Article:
Gold price edges lower as rates rise looms large

London (Sept 7)  The gold price is still rooted in a very narrow range and trading volumes are limited ahead of the Monday markets holiday in the US, but the metal is still edging lower as a looming interest rates rise comes into sharper focus.

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After a "thin" trading session in Asia overnight, gold dipped as low as $1,118 an ounce, reports. It settled at $1,121, marginally lower than its close last week as it continues to retreat gradually from a high of $1,168 reached in late August.

Since then, the Daily Telegraph says, despite wild stock market gyrations, speculation of a sharp slowdown in Chinese growth and increasing concern about the global economic recovery, gold has bucked its apparent "safe haven" status and actually "slumped" 3.5 per cent.

The apparent cause is that the "US Federal Reserve is still on course to increase the key central bank borrowing rate before the end of the year", the paper says. A US jobs report on Friday showed that unemployment in the world's largest economy is at an eight-year low, adding weight to the view that rates will rise soon. This "will dull the precious metal's appeal, as it offers no interest, or income, to investors".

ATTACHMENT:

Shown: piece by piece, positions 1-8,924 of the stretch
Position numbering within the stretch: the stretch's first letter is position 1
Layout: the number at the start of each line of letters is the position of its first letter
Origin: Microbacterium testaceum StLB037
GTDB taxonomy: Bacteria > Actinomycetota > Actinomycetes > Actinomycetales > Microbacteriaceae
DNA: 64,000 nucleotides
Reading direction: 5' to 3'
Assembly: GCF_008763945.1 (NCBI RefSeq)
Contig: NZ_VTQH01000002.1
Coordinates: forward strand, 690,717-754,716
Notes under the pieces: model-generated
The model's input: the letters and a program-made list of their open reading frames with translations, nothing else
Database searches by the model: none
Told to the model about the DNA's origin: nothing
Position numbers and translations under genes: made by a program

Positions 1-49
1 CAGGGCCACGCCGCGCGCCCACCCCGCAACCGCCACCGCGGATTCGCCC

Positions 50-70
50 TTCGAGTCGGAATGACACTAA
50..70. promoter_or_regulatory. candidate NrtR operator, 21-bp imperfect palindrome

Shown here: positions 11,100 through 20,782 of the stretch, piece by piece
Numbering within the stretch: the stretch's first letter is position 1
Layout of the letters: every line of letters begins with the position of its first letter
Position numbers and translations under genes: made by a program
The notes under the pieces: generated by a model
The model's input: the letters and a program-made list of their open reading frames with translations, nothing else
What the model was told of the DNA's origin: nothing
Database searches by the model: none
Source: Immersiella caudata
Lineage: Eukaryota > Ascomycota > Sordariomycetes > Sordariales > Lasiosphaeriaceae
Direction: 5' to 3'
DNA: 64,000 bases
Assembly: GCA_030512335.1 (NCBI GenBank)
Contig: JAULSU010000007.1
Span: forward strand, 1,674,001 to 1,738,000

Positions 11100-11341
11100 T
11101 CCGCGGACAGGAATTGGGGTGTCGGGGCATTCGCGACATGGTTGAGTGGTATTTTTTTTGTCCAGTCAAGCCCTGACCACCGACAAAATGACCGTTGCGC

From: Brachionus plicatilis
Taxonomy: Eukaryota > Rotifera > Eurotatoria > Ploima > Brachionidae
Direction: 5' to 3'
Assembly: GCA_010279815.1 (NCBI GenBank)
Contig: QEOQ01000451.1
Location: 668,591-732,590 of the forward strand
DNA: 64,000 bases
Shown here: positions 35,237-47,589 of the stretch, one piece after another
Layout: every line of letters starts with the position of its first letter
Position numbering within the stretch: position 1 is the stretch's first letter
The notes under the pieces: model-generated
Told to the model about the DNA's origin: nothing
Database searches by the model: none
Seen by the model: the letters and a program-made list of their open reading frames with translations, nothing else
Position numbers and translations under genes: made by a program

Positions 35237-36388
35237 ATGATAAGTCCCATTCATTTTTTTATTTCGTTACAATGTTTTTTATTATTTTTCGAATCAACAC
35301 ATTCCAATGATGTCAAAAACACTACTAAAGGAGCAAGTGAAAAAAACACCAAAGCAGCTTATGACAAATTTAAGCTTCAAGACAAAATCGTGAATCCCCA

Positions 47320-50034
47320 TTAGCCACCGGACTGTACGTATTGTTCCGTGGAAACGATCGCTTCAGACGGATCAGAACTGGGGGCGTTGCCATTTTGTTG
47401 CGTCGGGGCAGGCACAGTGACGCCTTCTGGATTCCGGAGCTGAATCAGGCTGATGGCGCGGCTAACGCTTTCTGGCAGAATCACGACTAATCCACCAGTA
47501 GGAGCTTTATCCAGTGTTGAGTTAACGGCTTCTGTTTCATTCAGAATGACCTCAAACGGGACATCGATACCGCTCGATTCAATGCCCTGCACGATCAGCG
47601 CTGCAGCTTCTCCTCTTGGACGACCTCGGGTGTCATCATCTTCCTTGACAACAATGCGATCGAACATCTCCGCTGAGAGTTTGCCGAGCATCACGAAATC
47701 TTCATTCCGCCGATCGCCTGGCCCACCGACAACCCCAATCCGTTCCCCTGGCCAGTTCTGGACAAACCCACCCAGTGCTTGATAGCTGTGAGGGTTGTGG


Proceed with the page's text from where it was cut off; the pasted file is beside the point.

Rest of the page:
Earlier last week "the European Central Bank lowered its expectations for inflation and growth during the next three years", further hitting a metal that is also seen as a "store of value which protects against the ravages of high inflation".

All of which suggests gold may yet fall further. This view is supported by weak recent demand for the metal, especially in China, the second largest market for gold in the world. The Financial Times says demand from the world's second largest economy may yet fall further, pointing to "a sense of panic among retail investors" that "does not bode well".